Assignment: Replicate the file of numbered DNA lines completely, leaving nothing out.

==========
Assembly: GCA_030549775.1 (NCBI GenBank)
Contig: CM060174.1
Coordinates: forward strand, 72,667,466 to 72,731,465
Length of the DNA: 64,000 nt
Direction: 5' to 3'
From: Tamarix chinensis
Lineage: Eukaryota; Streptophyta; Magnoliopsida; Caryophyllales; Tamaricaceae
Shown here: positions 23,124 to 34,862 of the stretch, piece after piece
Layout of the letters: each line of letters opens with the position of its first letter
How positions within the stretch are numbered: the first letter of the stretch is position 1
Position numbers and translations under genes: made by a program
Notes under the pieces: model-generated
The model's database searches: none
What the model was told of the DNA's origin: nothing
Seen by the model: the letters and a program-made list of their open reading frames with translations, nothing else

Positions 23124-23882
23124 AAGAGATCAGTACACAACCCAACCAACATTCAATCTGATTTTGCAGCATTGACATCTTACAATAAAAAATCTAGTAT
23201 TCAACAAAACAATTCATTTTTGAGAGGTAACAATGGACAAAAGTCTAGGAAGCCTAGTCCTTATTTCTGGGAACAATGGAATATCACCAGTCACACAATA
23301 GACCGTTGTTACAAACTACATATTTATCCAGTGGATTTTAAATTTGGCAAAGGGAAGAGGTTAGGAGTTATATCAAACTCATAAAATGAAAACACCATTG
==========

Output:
Assembly: GCA_030549775.1 (NCBI GenBank)
Contig: CM060174.1
Coordinates: forward strand, 72,667,466 to 72,731,465
Length of the DNA: 64,000 nt
Direction: 5' to 3'
From: Tamarix chinensis
Lineage: Eukaryota; Streptophyta; Magnoliopsida; Caryophyllales; Tamaricaceae
Shown here: positions 23,124 to 34,862 of the stretch, piece after piece
Layout of the letters: each line of letters opens with the position of its first letter
How positions within the stretch are numbered: the first letter of the stretch is position 1
Position numbers and translations under genes: made by a program
Notes under the pieces: model-generated
The model's database searches: none
What the model was told of the DNA's origin: nothing
Seen by the model: the letters and a program-made list of their open reading frames with translations, nothing else

Positions 23124-23882
23124 AAGAGATCAGTACACAACCCAACCAACATTCAATCTGATTTTGCAGCATTGACATCTTACAATAAAAAATCTAGTAT
23201 TCAACAAAACAATTCATTTTTGAGAGGTAACAATGGACAAAAGTCTAGGAAGCCTAGTCCTTATTTCTGGGAACAATGGAATATCACCAGTCACACAATA
23301 GACCGTTGTTACAAACTACATATTTATCCAGTGGATTTTAAATTTGGCAAAGGGAAGAGGTTAGGAGTTATATCAAACTCATAAAATGAAAACACCATTG